Sherry in my veins – behind the scenes with the sherry poet
If you love sherry, you’ve probably come across Antonio Flores, Master Blender at Gonzalez Byass. Maybe you’ve read articles here on Criadera about his wines, watched one of his YouTube videos or joined an online tasting. With a reputation as the sherry poet and an increasingly high public profile, he’s become very much the front man for Tio Pepe and Gonzalez Byass sherries.
But away from that public persona, what does a Master Blender do all day, and how did he get here?
Let’s go behind the scenes, somewhere that’s far more than a workplace to him.
Home, playground, office
Like most of the bodegas in the Sherry Triangle, Gonzalez Byass traditionally employed generations of the same family and Antonio Flores is no exception. His father began work in the bodega aged 14 and worked his way up to become Director of Production. With this role came a home within the bodega complex; a flat next to none other than the Rebollo bodega – the very first bodega on the site and the birthplace of Tio Pepe. Here, within sniffing distance of the wine of which he is now custodian, Antonio was born and raised.
If you do the bodega tour today, it’s hard to imagine running into kids playing football or hide and seek, but when Antonio was a child the bodega was a playground for him and the other bodegueros’ children. These days you’re lucky if you see a mouse sneaking a slurp of PX!
Antonio was also no stranger to the taste of sherry from a young age.
When we went to the beach, Dad would give me and my brother each a glass of Cream to warm us up after we’d been swimming
Following in Dad’s footsteps, Antonio joined Gonzalez Byass in 1980 after completing his degree in Enology at Universitat Rovira i Virgili in Tarragona and his military service. He began working in the labs and sample room and has been with the company ever since.
A day in the life
So, is there such a thing as an average day for a Master Blender in such a huge bodega? When we met he was just back from promoting Tio Pepe En Rama around the UK, which had gone down a treat. Jerez’s Feria del Caballo had just started, and after our visit he was headed to the Tio Pepe caseta at the Feria to entertain clients and distributors. And then – yes there’s more – at the end of the week he was heading to Barcelona for the city’s Sherry Festival. In amongst all that, he found time to take us through the bodegas to taste and discover more about the component parts of the 2015 Tio Pepe En Rama, and to give us an interview. It didn’t sound like there was much time for blending in that hectic agenda.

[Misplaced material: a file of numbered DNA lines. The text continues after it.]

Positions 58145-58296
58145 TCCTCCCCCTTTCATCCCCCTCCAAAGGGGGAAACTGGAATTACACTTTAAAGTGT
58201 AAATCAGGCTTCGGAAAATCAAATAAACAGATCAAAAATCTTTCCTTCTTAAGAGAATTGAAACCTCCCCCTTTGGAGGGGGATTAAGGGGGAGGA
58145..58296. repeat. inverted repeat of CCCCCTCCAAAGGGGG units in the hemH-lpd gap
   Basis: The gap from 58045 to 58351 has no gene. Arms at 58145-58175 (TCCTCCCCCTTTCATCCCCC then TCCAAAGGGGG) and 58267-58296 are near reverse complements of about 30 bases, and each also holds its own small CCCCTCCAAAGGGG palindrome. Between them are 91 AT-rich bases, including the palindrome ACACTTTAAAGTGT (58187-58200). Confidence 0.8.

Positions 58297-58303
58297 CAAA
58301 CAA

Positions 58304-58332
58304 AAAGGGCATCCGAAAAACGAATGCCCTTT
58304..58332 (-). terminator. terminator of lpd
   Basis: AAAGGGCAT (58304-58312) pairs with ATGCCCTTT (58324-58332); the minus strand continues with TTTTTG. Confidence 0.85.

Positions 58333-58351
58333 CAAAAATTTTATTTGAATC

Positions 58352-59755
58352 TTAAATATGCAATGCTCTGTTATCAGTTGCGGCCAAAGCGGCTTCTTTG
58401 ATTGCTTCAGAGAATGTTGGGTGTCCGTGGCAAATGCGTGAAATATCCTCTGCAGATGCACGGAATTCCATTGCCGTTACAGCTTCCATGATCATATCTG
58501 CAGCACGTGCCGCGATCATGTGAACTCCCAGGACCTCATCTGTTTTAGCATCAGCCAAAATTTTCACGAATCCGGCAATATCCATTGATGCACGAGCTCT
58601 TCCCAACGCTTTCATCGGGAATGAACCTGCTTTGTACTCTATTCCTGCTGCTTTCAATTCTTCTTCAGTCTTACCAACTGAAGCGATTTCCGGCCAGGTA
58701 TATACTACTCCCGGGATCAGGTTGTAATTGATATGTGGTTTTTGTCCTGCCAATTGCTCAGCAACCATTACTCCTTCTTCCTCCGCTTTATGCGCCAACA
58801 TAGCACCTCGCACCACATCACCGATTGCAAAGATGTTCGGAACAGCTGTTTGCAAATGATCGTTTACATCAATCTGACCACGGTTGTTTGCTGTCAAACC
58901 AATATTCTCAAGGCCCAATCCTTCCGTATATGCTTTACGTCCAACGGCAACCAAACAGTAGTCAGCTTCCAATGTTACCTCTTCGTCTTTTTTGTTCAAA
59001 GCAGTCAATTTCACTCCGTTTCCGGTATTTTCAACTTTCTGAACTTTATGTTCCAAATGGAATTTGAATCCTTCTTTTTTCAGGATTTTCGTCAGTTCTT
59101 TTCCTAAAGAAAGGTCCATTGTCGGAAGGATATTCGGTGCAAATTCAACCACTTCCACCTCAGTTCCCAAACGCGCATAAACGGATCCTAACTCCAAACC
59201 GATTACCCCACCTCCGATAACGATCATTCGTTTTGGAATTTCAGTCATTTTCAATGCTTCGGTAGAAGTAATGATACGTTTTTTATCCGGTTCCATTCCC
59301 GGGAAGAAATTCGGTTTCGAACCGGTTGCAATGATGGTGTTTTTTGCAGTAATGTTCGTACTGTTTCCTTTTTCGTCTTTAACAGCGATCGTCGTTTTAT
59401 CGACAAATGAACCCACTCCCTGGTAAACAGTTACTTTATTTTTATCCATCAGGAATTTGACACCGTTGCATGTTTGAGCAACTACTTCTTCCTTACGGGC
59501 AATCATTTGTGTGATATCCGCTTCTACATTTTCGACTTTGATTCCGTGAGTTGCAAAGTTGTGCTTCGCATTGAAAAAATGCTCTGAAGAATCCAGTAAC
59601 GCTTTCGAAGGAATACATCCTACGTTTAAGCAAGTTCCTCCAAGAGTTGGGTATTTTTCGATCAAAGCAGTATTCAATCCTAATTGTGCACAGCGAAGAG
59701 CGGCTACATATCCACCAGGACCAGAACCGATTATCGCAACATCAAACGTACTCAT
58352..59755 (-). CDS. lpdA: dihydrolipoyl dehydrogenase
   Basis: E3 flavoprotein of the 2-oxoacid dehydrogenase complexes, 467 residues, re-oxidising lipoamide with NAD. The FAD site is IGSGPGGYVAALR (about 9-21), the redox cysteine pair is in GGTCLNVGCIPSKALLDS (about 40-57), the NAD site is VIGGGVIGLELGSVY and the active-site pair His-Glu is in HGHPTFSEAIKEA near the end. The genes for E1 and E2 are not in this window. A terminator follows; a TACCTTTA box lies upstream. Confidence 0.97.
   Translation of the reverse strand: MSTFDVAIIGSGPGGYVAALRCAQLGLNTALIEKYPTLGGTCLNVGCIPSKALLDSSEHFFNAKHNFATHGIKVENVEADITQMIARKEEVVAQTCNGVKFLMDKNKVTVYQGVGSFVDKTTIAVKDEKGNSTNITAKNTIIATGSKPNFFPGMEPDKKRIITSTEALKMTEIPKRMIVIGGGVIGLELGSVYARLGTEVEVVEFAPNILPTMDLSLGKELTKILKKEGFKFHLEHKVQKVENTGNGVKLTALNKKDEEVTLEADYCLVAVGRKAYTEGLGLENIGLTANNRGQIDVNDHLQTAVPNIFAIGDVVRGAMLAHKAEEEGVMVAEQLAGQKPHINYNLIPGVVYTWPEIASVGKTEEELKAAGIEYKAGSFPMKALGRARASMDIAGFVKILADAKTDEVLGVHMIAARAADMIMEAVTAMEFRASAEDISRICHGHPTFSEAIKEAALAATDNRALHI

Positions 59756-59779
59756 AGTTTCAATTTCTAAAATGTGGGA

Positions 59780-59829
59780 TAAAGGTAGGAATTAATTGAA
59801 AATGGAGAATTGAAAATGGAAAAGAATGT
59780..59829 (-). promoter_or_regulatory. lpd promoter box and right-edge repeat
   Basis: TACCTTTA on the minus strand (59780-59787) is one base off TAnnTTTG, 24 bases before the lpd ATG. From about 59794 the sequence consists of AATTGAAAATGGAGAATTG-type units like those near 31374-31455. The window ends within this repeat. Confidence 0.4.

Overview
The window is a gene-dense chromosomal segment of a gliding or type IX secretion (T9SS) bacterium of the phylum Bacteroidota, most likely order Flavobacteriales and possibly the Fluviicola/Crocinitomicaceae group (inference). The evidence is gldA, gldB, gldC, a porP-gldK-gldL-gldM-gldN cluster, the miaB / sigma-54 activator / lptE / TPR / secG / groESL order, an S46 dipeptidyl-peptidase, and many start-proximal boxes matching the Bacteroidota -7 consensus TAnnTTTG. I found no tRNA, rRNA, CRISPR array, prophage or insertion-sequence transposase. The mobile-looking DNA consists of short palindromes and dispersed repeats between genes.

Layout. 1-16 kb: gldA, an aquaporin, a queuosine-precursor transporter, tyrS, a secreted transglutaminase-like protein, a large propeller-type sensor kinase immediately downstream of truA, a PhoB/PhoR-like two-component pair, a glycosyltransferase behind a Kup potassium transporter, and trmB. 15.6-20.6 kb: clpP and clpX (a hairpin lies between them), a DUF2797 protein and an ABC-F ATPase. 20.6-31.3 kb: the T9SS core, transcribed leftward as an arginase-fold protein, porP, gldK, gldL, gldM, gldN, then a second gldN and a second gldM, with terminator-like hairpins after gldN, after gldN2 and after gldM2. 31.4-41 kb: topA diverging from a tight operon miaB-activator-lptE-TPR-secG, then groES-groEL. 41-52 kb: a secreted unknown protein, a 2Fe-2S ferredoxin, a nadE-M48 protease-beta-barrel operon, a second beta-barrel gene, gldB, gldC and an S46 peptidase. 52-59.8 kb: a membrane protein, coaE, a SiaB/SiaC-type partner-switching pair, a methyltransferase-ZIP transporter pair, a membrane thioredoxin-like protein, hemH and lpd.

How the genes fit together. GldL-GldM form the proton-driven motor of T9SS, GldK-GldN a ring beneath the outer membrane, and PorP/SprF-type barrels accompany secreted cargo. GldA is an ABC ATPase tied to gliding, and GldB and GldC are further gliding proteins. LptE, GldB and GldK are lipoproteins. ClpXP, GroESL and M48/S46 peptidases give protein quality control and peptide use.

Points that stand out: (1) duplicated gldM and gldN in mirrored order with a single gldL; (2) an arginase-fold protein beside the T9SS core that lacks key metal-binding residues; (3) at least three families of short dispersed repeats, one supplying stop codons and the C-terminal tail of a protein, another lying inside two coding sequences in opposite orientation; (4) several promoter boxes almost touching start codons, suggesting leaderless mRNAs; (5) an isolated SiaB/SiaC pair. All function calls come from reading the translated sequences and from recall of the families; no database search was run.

There’s a lot of travel and marketing these days. In the past, the enologo could hide in the bodega. But bit by bit we now spend more time in marketing. People want to hear about the wines from the people who make it.
But when he’s not travelling, which is a decent proportion of the year, his day in the bodega has a more predictable rhythm. He makes a 7am start in the bodega with his team, checking the bottling line for faults, doing quality assurance checks. Then sampling from barrels and directing the process of sacar and rociar – extracting sherry from the solera for bottling and refreshing from the younger criaderas.
The Fino takes the most looking after, as it needs constant monitoring and care to ensure the flor can thrive. Tio Pepe is blended from 21 distinct soleras comprising a total 22,000 barrels, so looking after that is a huge job all by itself, let alone looking after all the other sherries in the bodega. Despite that, there’s usually time for some admin and planning in the day too, sorting out travel, thinking about and planning new products and launches.
Viva la #SherryRevolution
He may not be able to hide in the bodega any more, but when I ask Antonio what he enjoys most about his job these days, it’s clear that being a public face for sherry offers him a chance to do something he loves: helping in the effort to recover sherry’s image and market.
I want to help it recover for the young people, they’re the future and I don’t want them to inherit an industry with difficulties.
Hitting the road and promoting his wines gives him a buzz.
I love it when people start to enjoy and understand my wines, especially the complicated ones like Amontillado and Oloroso
I can’t quite remember if it was Antonio that coined the hashtag #SherryRevolution in the first place, but he’s definitely out there on the front line. And he’s well qualified for the job. As we’re finishing the interview and chatting over a glass his recently bottled Tio Pepe En Rama 2015, he points to the veins in his arm and laughs,
it’s not blood in here you know, it’s Tio Pepe!
I am very proud to be a guest blogger for the Sherry Wines website, where a version of this article was originally published. It is re-published here with some revisions, with the permission of the Consejo Regulador.